CONDITION: It is in excellent condition with tubes that are effectively free from microphonics and balance perfectly, and the balance once set, stays put. However, I could never get it to read accurately and consistently. I had removed the meter cover and gently blown on the needle, it seemed completely free however, I finally realised that it was in fact sticky. The disturbing force due to blowing is quite a bit stronger than that due to the available magnetomotive force! Since the meter is quite well sealed, I felt that the problem was not likely to be particles in the gap so I gingerly backed off the top pivot. Sure enough, the meter cleared and now does move under electrical stimulus freely and can be reversed at any point without sticking. I cannot offer any explanation as to why the pivots were dragging other than perhaps corrosion. Having said that, I do wonder at the quality of the (Simpson) movement; The mass balance of the needle is very poor despite the presence of balance weights, and it can only be calibrated and used either flat or vertical. I set it up flat because I will use it on a bench, not sitting on a shelf. The picture below shows the large mechanical zero error due to the mass unbalance:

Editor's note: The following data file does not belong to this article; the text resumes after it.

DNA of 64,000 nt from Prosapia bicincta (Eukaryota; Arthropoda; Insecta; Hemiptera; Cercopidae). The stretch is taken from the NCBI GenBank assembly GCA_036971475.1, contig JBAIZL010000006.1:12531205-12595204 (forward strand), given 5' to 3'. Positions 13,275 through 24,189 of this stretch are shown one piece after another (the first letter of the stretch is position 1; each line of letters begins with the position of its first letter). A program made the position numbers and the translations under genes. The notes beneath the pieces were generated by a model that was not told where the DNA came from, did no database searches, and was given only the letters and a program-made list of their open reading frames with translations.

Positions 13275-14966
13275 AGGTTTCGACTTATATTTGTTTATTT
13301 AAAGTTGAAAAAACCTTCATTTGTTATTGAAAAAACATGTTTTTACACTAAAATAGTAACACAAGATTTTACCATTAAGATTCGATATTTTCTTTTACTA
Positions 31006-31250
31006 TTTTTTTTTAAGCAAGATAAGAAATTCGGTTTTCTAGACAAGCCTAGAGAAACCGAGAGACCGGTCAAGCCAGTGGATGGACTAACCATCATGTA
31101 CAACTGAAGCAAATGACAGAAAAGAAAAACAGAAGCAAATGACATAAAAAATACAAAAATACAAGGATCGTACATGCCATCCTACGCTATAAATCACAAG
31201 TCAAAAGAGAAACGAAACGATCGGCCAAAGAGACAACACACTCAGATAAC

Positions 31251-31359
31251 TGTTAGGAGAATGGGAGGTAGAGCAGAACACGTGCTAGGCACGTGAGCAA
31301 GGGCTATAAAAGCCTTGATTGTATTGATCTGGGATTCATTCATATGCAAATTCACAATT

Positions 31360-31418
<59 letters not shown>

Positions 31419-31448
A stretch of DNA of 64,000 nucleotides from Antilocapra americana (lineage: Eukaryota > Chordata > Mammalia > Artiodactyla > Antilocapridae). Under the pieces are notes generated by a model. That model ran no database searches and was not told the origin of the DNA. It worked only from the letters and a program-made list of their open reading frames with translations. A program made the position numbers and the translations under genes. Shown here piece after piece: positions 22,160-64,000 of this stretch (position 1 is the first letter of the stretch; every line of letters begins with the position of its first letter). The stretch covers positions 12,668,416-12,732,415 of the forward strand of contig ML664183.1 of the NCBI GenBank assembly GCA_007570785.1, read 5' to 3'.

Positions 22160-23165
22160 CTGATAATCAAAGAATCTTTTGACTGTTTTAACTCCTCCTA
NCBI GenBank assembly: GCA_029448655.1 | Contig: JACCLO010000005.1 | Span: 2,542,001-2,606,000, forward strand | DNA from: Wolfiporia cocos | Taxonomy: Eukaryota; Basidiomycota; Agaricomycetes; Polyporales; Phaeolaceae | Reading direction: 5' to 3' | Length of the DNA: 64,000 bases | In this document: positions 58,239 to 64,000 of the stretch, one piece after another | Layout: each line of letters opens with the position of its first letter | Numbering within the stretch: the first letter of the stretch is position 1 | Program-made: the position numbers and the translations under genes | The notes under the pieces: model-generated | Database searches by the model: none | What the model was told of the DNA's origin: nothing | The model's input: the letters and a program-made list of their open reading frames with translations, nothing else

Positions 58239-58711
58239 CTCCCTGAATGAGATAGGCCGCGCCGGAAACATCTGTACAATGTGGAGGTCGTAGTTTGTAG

DESCRIPTION: It is an extremely neat unit, and typically for military equipment is enclosed in a grey aluminium case. (By the way, I do have the knobs from the terminals, I simply forgot to replace them before taking the picture.) Both the AC and DC probes are present however, other than the power cord and spares fuses and lamps, none of the other clips and cords are present. Here it is showing the probe compartments open: